On its first album So Long, Soggy Dog, Cleveland, Ohio’s the Sidekicks bore a mark reminiscent of the Lawrence Arms and Against Me!. It was pop-punk with a slight folk lean, and it was just rough enough to draw in fans of Hot Water Music as well. Soggy Dog was a solid – yet slightly derivative – debut, but as time went on the band’s influences, and its sound, diversified.
On 2009’s Weight of Air, the Sidekicks embraced the folk influence that was hinted at on Soggy Dog – as well as on the stunning Sam 7-inch – while simultaneously moving in a power pop direction. Vocalist/guitarist Steve Ciolek dropped the gruff vocals, allowing his off-kilter approach to help define the band’s new sound.
It’s third full-length Awkward Breeds takes the influences seen on Weight of Air and pushes them even further. Where Weight of Air could still be considered a punk record because of songs such as “Almost the Same” and “Like the Tides,” Awkward Breeds puts its best indie-rock foot forward and never looks back.
Awkward Breeds opens with “DMT” and “Grace,” two tracks that pick up logically where the group’s split 7-inch with Tigers Jaw left off. The songs are high-energy, but more subdued than anything on Soggy Dog. Yet it still retains an energetic aura, making it ambitious, forward-thinking power pop.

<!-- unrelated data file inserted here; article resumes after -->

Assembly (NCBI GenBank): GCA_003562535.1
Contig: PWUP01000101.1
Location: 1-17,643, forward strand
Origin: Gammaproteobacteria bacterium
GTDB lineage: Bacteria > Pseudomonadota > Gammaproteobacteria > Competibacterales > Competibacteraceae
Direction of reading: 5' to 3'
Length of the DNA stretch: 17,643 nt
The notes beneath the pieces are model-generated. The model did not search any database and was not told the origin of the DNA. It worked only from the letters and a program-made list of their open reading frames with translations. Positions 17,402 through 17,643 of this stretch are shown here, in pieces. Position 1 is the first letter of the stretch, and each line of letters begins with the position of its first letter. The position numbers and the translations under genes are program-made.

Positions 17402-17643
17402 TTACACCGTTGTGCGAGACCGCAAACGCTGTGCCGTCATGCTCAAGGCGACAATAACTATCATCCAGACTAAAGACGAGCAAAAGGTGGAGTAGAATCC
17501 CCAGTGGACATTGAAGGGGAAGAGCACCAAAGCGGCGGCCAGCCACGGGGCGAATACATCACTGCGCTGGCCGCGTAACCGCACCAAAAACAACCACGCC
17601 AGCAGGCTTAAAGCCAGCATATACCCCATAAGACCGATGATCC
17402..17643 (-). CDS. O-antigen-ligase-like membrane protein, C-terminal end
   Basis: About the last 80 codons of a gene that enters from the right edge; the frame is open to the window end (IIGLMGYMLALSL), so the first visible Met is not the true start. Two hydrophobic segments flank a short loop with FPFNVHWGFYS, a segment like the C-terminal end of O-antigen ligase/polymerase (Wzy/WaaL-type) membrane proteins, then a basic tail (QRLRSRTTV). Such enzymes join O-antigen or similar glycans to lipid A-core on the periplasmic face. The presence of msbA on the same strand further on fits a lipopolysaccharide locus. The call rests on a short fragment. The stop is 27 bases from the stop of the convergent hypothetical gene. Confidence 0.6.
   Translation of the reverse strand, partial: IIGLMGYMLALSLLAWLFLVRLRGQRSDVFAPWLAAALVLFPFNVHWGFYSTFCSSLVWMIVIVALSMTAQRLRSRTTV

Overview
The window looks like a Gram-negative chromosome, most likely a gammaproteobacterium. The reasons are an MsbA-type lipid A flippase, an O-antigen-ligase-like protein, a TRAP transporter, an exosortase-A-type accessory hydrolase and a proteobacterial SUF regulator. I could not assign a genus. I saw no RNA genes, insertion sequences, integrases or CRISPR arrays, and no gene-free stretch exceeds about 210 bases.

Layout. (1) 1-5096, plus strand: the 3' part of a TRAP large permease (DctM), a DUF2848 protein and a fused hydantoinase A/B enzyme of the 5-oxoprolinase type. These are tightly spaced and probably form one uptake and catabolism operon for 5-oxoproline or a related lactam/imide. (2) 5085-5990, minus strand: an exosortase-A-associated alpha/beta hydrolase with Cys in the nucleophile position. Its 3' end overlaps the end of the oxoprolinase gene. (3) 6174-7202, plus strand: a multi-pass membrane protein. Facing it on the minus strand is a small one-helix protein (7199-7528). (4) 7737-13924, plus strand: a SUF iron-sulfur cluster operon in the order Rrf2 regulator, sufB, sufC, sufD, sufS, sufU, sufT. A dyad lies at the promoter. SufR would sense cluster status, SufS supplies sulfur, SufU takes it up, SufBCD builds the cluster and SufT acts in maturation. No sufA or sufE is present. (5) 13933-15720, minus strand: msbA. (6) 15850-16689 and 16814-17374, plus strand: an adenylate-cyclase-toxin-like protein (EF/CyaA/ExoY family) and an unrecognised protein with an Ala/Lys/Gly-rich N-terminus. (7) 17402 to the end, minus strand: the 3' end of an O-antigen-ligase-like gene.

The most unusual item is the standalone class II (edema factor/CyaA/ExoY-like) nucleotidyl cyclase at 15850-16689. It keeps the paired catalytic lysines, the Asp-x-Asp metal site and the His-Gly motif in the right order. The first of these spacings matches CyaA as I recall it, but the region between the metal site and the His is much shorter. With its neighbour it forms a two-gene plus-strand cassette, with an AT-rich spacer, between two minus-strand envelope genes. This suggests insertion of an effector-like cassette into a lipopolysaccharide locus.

The Tigers Jaw split saw the Sidekicks cover Elvis Costello’s “(Angels Wanna Wear My) Red Shoes,” and it makes sense as the Sidekicks have quickly become punk rock’s answer to Mr. Costello. There are sweet melodies, infectious hooks, and just enough of a snarl to maintain edginess. Awkward Breeds is as exhilarating as anything else in the Sidekicks canon, only with a lighter, poppier touch.
Ciolek’s added confidence in his voice allows for tracks such as “Grace” to truly pop, and on “1940’s Fighter Jet” his talent is on full display. The song spends most of its time showcasing Ciolek’s distinct vocals with only light guitar accompaniment. When he sings, “Standing in line for bread and wine/ They told you just how to receive it/ Don’t you see it?” it brings the song into a new realm that is completely invigorating.
The Sidekicks have never released an album this defined. While its past work was always enjoyable, Awkward Breeds never missteps. Even on “The Whale and Jonah” – the group’s longest and most ambitious song to date – there is not a piece that doesn’t work. The guitars bounce off one another allowing for smooth vocal melodies to be placed atop, and even though the rhythm section has slowed its tempos, it still shows all the enthusiasm it had previously.
Awkward Breeds is, by far, the Sidekicks best album to date – and it is a strong contender for one of the year’s best. It’s the album that the Sidekicks have been working toward for years, and it could finally bring it the recognition outside of the punk scene it so rightfully deserves.
The Sidekicks – Awkward Breeds tracklist:
- “Incandescent Days”
- “1940’s Fighter Jet”
- “Diamond Eyes”
- “The Whale and Jonah”
- “The 9th Piece”
- “Baby, Baby”